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Old 12-23-2014, 06:25 PM
Vinyasi Vinyasi is offline
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Join Date: May 2013
Posts: 323
DC Transformers and Perpetual Motion Holders

I may never figure out how Tesla's Special Tri-Metal Generator works, but in the course of trying to figure out one thing, very often something else miraculously happens...

No one has done the correct experiment (show me if you know where; I want to know) to validate that transformers do indeed respond to a DC current.

Paul Babcock did the standard, one half of this experiment when he visited the Science, Energy and Technology Conference of 2013. He had Ed Leedskalnin's Perpetual Motion Holder experiment set up off to the side of the lecture hall.

The other half of a DC transformer experiment is to put two diodes in the middle of a double-pole, double throw switch inline with one lead coming off the PMH coil/s and the other lead that goes to the battery during charge. The other lead from the PMH coil/s could go to the light bulb and thence toward the other battery terminal during the charge cycle when these two bare battery leads are not bound together during discharge (which also lights up the light bulb). The light bulb lights up twice: during both charge and discharge.

An AC transformer has its primary and secondary coils separated. The DC transformer uses one coil to perform both charge and discharge of its combination straight bar plus horseshoe iron circular core.

An AC transformer terminates the first half cycle by electromagnetically breaking its iron core ring every 1/120th of a second (in a 60Hz electrical system) by attempting to recharge the transformer's core with a reverse current. For some reason, the energy which was put into the iron core at the start of the prior 1/120th of a second can't change its auto-pilot, DC habit of zipping around the toroidal core in its one particular DC direction without exiting the core, instead. This makes way for the new energy of reverse polarity to enter the system through the primary coil windings while the secondary coil absorbs some of the exiting energy put in during the prior AC half-cycle.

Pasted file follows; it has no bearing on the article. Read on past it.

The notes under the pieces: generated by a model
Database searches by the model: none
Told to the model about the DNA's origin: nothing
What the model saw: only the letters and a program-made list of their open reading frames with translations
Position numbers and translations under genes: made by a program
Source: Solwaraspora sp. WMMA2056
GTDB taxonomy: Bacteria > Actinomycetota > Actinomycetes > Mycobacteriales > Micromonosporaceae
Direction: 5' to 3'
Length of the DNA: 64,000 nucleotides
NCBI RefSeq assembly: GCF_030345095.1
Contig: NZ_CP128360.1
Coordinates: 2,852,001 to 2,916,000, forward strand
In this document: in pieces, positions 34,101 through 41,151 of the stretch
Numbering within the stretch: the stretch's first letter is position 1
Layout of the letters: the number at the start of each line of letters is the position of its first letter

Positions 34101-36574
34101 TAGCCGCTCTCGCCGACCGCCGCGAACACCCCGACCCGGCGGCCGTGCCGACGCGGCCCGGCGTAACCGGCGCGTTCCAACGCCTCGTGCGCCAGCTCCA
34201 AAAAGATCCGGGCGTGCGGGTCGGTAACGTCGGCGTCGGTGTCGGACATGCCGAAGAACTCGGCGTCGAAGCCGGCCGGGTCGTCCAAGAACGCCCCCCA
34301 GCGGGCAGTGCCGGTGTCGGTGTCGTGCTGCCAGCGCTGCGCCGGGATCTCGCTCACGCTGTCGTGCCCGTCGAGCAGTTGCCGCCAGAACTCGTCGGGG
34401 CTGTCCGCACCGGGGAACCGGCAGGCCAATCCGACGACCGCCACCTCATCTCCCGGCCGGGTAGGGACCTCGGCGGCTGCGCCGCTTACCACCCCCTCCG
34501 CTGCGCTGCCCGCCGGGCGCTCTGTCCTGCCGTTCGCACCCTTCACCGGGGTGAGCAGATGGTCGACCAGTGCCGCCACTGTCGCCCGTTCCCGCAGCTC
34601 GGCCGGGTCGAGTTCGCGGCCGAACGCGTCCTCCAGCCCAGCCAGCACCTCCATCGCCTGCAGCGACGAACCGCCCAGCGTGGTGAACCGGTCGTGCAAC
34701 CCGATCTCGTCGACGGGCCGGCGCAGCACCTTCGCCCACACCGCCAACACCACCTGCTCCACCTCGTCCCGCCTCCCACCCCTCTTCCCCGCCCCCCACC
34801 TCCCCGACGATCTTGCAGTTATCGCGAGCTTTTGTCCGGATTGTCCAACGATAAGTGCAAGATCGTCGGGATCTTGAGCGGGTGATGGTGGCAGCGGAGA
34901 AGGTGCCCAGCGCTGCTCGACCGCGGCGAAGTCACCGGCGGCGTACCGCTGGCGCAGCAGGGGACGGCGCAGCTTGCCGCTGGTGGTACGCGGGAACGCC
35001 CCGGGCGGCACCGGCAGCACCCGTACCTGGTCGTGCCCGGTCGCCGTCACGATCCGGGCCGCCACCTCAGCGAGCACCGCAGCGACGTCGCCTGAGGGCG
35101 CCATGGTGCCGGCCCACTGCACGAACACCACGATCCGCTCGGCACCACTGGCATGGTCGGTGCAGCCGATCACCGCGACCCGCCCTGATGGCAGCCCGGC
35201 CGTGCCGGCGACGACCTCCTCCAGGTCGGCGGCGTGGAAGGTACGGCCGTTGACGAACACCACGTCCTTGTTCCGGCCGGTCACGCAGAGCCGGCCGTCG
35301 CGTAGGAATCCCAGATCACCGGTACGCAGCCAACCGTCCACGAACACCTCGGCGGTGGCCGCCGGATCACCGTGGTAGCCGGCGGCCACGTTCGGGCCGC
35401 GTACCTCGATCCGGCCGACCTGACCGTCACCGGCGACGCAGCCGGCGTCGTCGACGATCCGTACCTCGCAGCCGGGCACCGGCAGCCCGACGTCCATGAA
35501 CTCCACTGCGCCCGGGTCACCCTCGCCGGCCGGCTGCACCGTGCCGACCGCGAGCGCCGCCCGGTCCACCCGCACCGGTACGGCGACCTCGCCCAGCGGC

Up until now(?), the only way to duplicate the electrical termination of the first half cycle of an AC transformer within the context of a DC demonstration, was to physically break the circularity of the PMH/DC transformer ring by removing the straight iron (magnetizable) bar at the end of the two legs of the iron (magnetizable) horseshoe.

The diodes are to validate, by way of experimentation, that only two out of eight combinations are possible to light up the light bulb twice during both charge and discharge of the horseshoe/bar ring.
  1. Two ways to connect the battery during each charging, first-half cycle.
  2. Two diodes (along with their two current pathway-directions) to select via two ways to throw the double-pole, double-throw switch.
  3. Two half-cycle occasions to throw the DP/DT switch: during each charge, or during each discharge.
  4. Making a total of two to the third power, or eight, possible variations to determine the exclusive two occasions in which the light bulb lights up at the beginning of each charge and discharge half-cycle.
An AC transformer does one whole cycle 60 times a second (in north America). And anyone with basic understanding of electricity has no conventional guidance on how to go about measuring the characteristics of a DC transformer. So, we're led to believe that DC transformers don't exist.

Oops...

We have /a/ perpetual motion /holder/ sitting under our collective noses within each and every AC transformer...

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Last edited by Vinyasi; 12-23-2014 at 08:00 PM. Reason: added a schematic and improved grammar and added emphasis...
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